". . . a provocative and unsettling book for the very reasons that immigration is such a difficult issue. Although the stories center on the experience of 25 individuals, they reflect, to some degree, on all of us. This book poses serious and challenging questions that offer no easy answers. Instead, it strips the theoretical veil from the immigration debate and gives it two dozen human faces."
—Maine Sunday Telegram
Who are these new Mainers, and why have they come here? They are from war-torn countries such as Somalia, Sudan, Afghanistan, and Cambodia; from poor Latin American nations; and from economically vibrant places like Hong Kong, India, and Europe-in other words, from across the global spectrum. They came to Maine for a job or to reunite with their family or because they fell in love or to attend college here or to flee persecution in their homelands.
Although the twenty-five immigrants who tell their stories had widely varying reasons for coming to Maine, many have made remarkable contributions to the state. Some contribute high-level skills in medicine, engineering, academia, law, public-school education, hotel management, and social services. Others have enriched the state's arts and sports worlds. Several are used to going back and forth across borders, either as transnational professionals or as migrant workers. About one-third of these immigrants are successful entrepreneurs.
As you will find out, the journeys of these immigrants have not been easy, but all of them are glad they wound up in this state and are proud of their new identities as Mainers.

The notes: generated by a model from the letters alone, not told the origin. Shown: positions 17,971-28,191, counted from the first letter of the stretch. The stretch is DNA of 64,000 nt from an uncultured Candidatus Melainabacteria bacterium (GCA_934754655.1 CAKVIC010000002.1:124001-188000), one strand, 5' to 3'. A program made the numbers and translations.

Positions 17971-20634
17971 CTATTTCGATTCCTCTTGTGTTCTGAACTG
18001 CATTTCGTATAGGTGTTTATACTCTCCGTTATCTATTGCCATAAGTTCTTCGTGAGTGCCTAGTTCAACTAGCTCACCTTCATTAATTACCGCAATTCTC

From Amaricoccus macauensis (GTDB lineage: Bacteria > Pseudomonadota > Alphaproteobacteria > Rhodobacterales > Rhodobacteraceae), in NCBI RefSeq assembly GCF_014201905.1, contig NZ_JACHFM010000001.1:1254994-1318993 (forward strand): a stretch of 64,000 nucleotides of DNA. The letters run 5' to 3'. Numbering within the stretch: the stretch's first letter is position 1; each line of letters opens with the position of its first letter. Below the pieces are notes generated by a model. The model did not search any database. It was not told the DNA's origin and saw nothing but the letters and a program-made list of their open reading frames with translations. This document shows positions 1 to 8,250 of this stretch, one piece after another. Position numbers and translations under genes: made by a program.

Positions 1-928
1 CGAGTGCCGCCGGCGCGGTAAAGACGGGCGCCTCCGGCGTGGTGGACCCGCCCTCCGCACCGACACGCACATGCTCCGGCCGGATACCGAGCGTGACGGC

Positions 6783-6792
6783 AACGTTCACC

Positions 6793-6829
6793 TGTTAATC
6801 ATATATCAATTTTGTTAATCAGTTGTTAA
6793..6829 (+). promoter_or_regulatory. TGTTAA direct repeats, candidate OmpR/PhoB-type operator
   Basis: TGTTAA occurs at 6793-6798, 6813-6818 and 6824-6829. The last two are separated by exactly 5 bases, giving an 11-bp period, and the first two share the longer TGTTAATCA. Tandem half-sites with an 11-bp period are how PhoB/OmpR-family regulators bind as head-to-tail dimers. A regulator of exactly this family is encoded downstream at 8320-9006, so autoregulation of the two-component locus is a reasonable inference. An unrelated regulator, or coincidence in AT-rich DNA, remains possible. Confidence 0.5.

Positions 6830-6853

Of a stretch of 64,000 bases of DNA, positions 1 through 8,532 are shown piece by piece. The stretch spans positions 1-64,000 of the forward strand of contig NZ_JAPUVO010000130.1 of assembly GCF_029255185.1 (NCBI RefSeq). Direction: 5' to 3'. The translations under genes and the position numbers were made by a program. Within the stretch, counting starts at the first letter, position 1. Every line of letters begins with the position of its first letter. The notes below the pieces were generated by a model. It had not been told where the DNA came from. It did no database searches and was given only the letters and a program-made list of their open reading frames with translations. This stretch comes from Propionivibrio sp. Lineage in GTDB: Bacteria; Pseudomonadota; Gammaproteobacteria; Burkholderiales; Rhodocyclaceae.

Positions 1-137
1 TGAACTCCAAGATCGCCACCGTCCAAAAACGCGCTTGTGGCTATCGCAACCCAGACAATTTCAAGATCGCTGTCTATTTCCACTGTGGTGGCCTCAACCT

Photographer Jan Pieter van Voorst van Beest is a Dutch national who moved to Maine from the Netherlands in 1970. His work has been widely shown in solo, group, and juried exhibits in the U.S and Holland. He has published three books of photography: San Miguel de Allende, a photographic essay; Portland, Maine, in Black and White; and Flesh and Stone. He started in photography in the early 1970s after taking courses at the Portland School of Art, now the Maine College of Art. He also had a long career as a transportation and logistics executive.
Pat Nyhan wrote the text for this book. She is a former journalist with the Portland Press Herald/Maine Sunday Telegram and Maine Times who teaches English as a Second Language to immigrants. She has worked for Human Rights Watch on African issues, taught English in Afghanistan in the Peace Corps, and taught media studies at the University of Southern Maine. The author of Zigzag: A Working Woman's Life in Changing Times and Let the Good Times Roll! A Guide to Cajun & Zydeco Music, Pat has lived in Maine for almost thirty years.
Reza Jalali, who wrote the book's foreword, is a writer and community organizer. Originally from Iran, he has lived in Maine for over two decades. A refugee and human-rights advocate who has visited many refugee camps, he speaks nationally on Islam, the Middle East, and refugee and human-rights issues, and leads workshops on cultural diversity. Jalali, who holds an MFA, teaches at the University of Southern Maine, where he also manages the Office of Multicultural Student Affairs.
Tilbury House, Publishers
103 Brunswick Avenue
Gardiner, Maine 04345